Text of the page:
Colorado is one of several states that will take up the issue of physician-assisted suicide. The topic is once again in the national spotlight with the recent death of Brittany Maynard. The terminally ill 29 year-old moved to Oregon to take advantage of that state’s Death with Dignity law.
“I hope my family is still so proud of me and the choices I’ve made,” said Maynard in a interview with CBS news in which she explained her decision. She said she doesn’t view it as suicide because cancer is taking her life. “I am choosing to end it a little sooner and in a lot less pain and suffering.”
Oregon voters were the first in the country to pass the death with dignity act. And now two decades years later about 750 people have taken medication to hasten their deaths – including Brittany Maynard.
“It’s very rarely used, “ said Peg Sandeen, the executive director of the Death with Dignity National Center based in Portland, Oregon which helped passed the initiative. She said there are safe guards in place. A patient must make three separate requests to medical officials and go through two waiting periods.
“And then the person has to be evaluated by two different physicians and both physicians have to determine that the person is terminally ill with a prognosis of 6 months or less live, and is mentally competent to make healthcare decisions,” said Sandeen.
It’s a model Representative Lois Court (D-Denver) hopes Colorado can emulate.
“I’ve gotten emails and phone calls from all over the state from people that want the dignity of making this final decision,” said Court. She said one of her constituents is an as inspiration for a bill she plans to introduce during the next legislative session.
“He had ALS and he was suffering and he was starting to starve himself to death because he knew he was going to die,” said Court. Court was also moved by her own mother’s decade long battle and death from lung disease.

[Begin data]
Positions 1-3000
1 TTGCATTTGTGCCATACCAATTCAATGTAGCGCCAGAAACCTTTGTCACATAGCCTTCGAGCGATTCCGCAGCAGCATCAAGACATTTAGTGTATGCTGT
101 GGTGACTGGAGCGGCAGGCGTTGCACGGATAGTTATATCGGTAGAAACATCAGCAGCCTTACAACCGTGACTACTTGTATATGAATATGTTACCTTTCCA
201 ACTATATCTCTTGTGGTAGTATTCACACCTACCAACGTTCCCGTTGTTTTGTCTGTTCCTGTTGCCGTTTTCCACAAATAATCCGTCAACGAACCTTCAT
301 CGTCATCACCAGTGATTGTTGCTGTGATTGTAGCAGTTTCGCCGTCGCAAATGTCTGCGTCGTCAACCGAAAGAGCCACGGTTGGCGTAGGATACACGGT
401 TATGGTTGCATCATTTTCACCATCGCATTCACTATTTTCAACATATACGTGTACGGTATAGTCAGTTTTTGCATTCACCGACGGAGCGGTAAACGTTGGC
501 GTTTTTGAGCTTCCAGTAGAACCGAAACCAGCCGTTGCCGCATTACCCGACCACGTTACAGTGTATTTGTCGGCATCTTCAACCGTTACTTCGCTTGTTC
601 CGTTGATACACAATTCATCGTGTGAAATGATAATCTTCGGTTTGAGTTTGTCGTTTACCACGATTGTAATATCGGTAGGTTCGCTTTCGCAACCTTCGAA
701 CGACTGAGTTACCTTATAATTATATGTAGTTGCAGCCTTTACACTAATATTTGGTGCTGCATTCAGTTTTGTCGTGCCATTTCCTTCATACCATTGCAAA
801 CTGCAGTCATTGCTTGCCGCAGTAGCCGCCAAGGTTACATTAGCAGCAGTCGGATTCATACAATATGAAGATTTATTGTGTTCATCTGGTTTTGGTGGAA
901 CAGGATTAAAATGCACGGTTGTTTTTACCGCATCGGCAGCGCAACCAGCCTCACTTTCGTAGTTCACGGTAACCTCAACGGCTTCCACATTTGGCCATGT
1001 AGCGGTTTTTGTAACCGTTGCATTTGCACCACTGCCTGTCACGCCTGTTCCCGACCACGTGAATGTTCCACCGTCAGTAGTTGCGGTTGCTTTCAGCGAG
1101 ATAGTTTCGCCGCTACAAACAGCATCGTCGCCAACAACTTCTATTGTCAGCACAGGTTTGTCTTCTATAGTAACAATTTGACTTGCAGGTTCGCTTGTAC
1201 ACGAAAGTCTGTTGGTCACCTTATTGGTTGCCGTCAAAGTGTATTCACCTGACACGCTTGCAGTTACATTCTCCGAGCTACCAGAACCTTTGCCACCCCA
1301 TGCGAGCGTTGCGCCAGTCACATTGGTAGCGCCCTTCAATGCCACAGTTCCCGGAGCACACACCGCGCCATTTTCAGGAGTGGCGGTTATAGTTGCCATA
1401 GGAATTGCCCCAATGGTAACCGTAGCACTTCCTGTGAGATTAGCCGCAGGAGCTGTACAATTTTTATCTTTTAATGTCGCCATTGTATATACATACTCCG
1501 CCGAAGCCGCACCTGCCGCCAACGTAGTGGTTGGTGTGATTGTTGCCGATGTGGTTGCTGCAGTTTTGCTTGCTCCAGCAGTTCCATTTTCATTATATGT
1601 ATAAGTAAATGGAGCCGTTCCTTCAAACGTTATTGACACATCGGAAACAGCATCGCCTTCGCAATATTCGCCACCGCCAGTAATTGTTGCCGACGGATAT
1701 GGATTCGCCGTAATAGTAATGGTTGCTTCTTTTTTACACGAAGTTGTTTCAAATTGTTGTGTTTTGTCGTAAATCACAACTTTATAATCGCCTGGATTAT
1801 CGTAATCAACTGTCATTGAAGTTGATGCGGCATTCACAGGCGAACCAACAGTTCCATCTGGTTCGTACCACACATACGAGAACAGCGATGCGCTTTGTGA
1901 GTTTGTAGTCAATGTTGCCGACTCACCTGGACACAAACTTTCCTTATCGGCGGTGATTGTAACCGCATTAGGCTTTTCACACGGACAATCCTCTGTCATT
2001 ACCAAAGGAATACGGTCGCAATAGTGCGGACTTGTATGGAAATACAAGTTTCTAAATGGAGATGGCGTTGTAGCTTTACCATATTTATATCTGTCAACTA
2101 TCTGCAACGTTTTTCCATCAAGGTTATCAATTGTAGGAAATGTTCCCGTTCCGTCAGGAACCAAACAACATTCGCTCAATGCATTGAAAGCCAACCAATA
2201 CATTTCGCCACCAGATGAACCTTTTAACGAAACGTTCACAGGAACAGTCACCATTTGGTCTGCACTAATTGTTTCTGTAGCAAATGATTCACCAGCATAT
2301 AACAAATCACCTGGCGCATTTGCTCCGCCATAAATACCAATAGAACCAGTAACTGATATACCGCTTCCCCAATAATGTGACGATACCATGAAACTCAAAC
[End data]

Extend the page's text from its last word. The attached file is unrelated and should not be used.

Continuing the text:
“I said I want to see her. My father said, no you don’t. You want to remember the mother you had, not what she has deteriorated into.”
But the bill will almost certainly be controversial and face an uphill battle with Republicans in control of the state senate – where opposition is already mounting.
“There is a significant moral responsibility, government has to defend life and to preserve life and it’s a very dangerous slippery slope, when we start battling in ok you can end a life here and you can end a life there,” said Senator Kevin Lundberg (R-Berthoud). He will chair the Senate Health and Human Services committee. He said the proposal forces physicians to violate the oath, of do no harm.
“This promotes a notion that it’s better to be dead, and I don’t believe we as humans have that moral authority on, I don’t want to call it a whim, but just the basis of this is not something I want to continue to do,” said Lundberg.
While some individual physicians support the process, The American Medical Association has long opposed physician-assisted suicide.
“It is understandable, though tragic, that some patients in extreme duress--such as those suffering from a terminal, painful, debilitating illness--may come to decide that death is preferable to life. However, allowing physicians to participate in assisted suicide would cause more harm than good. Physician-assisted suicide is fundamentally incompatible with the physician’s role as healer, would be difficult or impossible to control, and would pose serious societal risks.”
But Sandeen said most of the opposition stems from religious objections.
“In all of the political campaigns that we’ve been involved with, about 50-60 percent of the funding from the opposition campaign comes directly from the Catholic Church.”
In 2012 the Catholic Church helped defeat a death with dignity ballot proposal in Massachusetts. Religious leaders from the Jewish community and other Christian denominations also opposed it. So far, Vermont, Oregon and Washington State have death with dignity laws on the books.
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